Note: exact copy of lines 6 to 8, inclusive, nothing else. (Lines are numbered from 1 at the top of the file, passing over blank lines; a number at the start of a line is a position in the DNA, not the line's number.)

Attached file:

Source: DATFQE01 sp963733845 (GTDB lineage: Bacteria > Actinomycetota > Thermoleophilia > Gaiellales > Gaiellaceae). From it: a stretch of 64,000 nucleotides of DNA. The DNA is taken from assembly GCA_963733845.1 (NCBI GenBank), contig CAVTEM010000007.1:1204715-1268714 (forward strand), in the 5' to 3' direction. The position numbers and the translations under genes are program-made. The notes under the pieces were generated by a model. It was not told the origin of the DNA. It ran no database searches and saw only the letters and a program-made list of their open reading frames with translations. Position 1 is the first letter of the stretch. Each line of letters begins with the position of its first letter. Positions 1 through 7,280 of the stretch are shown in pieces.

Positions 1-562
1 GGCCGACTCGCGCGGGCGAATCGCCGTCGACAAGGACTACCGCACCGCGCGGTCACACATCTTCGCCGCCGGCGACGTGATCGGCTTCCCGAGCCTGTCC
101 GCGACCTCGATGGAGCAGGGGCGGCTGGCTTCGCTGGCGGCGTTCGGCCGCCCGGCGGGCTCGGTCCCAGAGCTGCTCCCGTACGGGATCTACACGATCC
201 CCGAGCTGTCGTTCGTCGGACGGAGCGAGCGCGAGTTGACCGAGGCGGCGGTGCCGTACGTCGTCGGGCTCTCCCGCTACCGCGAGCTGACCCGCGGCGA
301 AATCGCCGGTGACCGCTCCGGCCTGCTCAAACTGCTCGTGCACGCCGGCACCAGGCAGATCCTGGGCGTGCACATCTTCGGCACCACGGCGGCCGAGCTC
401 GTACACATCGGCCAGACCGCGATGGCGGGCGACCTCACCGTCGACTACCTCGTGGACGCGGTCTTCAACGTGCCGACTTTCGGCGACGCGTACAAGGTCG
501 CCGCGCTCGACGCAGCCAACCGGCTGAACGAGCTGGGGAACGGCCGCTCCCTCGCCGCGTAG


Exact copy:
301 AATCGCCGGTGACCGCTCCGGCCTGCTCAAACTGCTCGTGCACGCCGGCACCAGGCAGATCCTGGGCGTGCACATCTTCGGCACCACGGCGGCCGAGCTC
401 GTACACATCGGCCAGACCGCGATGGCGGGCGACCTCACCGTCGACTACCTCGTGGACGCGGTCTTCAACGTGCCGACTTTCGGCGACGCGTACAAGGTCG
501 CCGCGCTCGACGCAGCCAACCGGCTGAACGAGCTGGGGAACGGCCGCTCCCTCGCCGCGTAG